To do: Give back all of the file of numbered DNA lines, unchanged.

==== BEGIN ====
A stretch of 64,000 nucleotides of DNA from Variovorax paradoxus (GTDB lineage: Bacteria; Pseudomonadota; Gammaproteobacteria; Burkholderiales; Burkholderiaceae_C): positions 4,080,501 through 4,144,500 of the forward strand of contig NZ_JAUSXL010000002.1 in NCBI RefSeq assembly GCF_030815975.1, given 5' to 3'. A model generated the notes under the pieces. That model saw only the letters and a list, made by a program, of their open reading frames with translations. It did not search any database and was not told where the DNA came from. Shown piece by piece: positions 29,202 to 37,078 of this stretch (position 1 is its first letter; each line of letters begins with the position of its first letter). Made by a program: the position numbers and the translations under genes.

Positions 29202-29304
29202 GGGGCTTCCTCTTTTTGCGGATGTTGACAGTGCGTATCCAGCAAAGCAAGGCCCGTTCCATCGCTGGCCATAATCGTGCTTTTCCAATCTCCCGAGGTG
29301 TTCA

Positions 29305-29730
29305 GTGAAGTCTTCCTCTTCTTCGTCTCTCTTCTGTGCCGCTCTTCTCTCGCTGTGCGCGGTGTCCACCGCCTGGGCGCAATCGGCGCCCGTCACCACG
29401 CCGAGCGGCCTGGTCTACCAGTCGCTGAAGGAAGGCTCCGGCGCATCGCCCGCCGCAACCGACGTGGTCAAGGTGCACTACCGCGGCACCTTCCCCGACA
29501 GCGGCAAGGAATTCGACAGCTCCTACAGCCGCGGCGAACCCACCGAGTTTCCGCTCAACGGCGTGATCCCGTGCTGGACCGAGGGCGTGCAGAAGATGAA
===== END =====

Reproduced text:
A stretch of 64,000 nucleotides of DNA from Variovorax paradoxus (GTDB lineage: Bacteria; Pseudomonadota; Gammaproteobacteria; Burkholderiales; Burkholderiaceae_C): positions 4,080,501 through 4,144,500 of the forward strand of contig NZ_JAUSXL010000002.1 in NCBI RefSeq assembly GCF_030815975.1, given 5' to 3'. A model generated the notes under the pieces. That model saw only the letters and a list, made by a program, of their open reading frames with translations. It did not search any database and was not told where the DNA came from. Shown piece by piece: positions 29,202 to 37,078 of this stretch (position 1 is its first letter; each line of letters begins with the position of its first letter). Made by a program: the position numbers and the translations under genes.

Positions 29202-29304
29202 GGGGCTTCCTCTTTTTGCGGATGTTGACAGTGCGTATCCAGCAAAGCAAGGCCCGTTCCATCGCTGGCCATAATCGTGCTTTTCCAATCTCCCGAGGTG
29301 TTCA

Positions 29305-29730
29305 GTGAAGTCTTCCTCTTCTTCGTCTCTCTTCTGTGCCGCTCTTCTCTCGCTGTGCGCGGTGTCCACCGCCTGGGCGCAATCGGCGCCCGTCACCACG
29401 CCGAGCGGCCTGGTCTACCAGTCGCTGAAGGAAGGCTCCGGCGCATCGCCCGCCGCAACCGACGTGGTCAAGGTGCACTACCGCGGCACCTTCCCCGACA
29501 GCGGCAAGGAATTCGACAGCTCCTACAGCCGCGGCGAACCCACCGAGTTTCCGCTCAACGGCGTGATCCCGTGCTGGACCGAGGGCGTGCAGAAGATGAA